Cumulative and temporal associations between antimicrobial prescribing and community-associated Clostridium difficile infection: population-based case-control study using administrative data

Kimberley Kavanagh (Lead / Corresponding author), Jiafeng Pan, Charis Marwick, Peter Davey, Camilla Wiuff, Scott Bryson, Christopher Robertson, Marion Bennie

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11 Citations (Scopus)
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Abstract

Background. Community-associated (CA) Clostridium difficile infection (CDI) is a major public health problem. This study estimates the magnitude of the association between temporal and cumulative prescription of antimicrobials in primary care and CA-CDI. CA-CDI is defined as cases without prior hospitalisation in the previous 12 weeks who were either tested outside of hospital or tested within 2 days of admission to hospital.

Methods. Three National patient level datasets –covering CDI cases, community prescriptions and hospitalisations were linked by the NHS Scotland unique patient identifier, the community health index, CHI. All validated cases of CDI from August 2010 to July 2013 were extracted and up to six population-based controls were matched to each case from the CHI register for Scotland. Statistical analysis used conditional logistic regression.

Results. 1446 unique cases of CA-CDI were linked with 7964 age, sex and location matched controls. Cumulative exposure to any antimicrobial in the previous 6 months has a monotonic dose-response association with CA-CDI. Individuals with excess of 28 defined daily doses (DDD) to any antimicrobial (19.9% of cases) had an odds ratio (OR)=4.4 (95% CI:3.4-5.6) compared to those unexposed. Individuals exposed to 29+ DDD of high risk antimicrobials (cephalosporins, clindamycin co-amoxiclav, or fluoroquinolones) had an OR=17.9 (95% CI:7.6-42.2). Elevated CA-CDI risk following high risk antimicrobial exposure was greatest in the first month (OR=12.5 (8.9-17.4)) but was still present 4-6 months later (OR=2.6 (1.7-3.9)). Cases exposed to 29+DDD had prescription patterns more consistent with repeated therapeutic courses, using different antimicrobials, than long term prophylactic use.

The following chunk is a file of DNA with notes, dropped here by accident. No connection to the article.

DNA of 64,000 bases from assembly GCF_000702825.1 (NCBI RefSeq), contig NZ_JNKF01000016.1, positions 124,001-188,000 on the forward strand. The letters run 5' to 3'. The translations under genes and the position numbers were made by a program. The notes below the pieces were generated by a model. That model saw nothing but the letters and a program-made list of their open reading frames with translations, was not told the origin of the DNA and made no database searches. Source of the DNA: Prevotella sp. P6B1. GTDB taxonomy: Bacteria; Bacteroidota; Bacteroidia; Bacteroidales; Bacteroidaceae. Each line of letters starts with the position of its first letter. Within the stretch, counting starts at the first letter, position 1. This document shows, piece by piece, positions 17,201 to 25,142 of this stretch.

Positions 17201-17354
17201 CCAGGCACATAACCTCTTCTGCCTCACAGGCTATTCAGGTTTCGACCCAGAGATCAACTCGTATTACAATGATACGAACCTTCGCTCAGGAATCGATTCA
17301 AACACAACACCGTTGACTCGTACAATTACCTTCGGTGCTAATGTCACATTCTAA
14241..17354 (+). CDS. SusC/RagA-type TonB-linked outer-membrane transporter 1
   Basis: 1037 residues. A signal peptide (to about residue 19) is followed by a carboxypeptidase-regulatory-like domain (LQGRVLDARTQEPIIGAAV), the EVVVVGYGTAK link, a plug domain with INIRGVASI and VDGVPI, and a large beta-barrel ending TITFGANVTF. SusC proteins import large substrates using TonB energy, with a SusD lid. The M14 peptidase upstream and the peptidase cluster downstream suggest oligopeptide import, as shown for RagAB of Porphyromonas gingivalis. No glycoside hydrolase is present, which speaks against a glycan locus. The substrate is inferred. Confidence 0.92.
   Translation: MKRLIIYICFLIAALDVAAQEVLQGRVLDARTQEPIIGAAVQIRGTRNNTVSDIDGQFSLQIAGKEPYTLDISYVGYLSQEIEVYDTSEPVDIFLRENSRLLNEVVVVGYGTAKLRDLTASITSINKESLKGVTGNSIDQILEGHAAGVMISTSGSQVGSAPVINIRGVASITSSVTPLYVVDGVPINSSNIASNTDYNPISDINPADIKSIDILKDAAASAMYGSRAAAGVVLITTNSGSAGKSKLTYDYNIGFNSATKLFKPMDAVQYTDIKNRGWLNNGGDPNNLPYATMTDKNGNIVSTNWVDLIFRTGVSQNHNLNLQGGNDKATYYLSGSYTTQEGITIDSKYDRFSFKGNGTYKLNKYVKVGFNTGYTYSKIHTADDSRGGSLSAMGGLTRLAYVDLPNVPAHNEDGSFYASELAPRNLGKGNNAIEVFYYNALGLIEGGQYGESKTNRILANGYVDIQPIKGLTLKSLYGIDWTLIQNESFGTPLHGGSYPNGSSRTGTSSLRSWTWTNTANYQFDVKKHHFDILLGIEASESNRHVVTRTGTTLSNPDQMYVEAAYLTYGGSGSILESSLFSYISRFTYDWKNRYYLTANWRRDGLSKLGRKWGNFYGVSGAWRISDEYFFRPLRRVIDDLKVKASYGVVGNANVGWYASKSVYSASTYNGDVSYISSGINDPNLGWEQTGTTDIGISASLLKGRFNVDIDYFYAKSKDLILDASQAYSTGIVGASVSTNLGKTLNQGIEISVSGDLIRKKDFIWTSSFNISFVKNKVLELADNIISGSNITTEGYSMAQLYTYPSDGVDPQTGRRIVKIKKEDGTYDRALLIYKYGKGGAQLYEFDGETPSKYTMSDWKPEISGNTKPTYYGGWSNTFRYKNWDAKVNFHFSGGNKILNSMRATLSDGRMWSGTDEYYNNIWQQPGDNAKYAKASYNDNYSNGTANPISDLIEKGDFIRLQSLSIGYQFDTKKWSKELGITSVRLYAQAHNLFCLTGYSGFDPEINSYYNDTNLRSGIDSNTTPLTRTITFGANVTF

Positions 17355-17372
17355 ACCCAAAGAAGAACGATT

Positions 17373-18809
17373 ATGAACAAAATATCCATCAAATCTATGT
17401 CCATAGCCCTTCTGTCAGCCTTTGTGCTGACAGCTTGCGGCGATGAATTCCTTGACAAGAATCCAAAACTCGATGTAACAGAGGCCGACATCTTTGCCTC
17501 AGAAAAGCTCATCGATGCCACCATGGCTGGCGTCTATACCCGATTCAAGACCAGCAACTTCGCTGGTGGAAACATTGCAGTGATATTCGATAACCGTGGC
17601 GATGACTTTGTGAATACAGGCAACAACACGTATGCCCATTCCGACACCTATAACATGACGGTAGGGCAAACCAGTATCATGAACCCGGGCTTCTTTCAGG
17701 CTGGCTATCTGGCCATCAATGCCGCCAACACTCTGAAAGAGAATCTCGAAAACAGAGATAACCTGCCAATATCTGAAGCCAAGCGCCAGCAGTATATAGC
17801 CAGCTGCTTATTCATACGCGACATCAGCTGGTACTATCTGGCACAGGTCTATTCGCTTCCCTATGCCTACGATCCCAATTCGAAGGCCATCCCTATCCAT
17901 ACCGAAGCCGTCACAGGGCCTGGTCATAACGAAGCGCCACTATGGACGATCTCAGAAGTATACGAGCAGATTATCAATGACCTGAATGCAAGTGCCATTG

Conclusions. This analysis demonstrated temporal and dose-response associations between CA-CDI risk and antimicrobials with an impact of exposure to high risk antimicrobials remaining 4-6 months later.
Original languageEnglish
Pages (from-to)1193-1201
Number of pages9
JournalJournal of Antimicrobial Chemotherapy
Volume72
Issue number4
Early online date20 Dec 2016
DOIs
Publication statusPublished - Apr 2017

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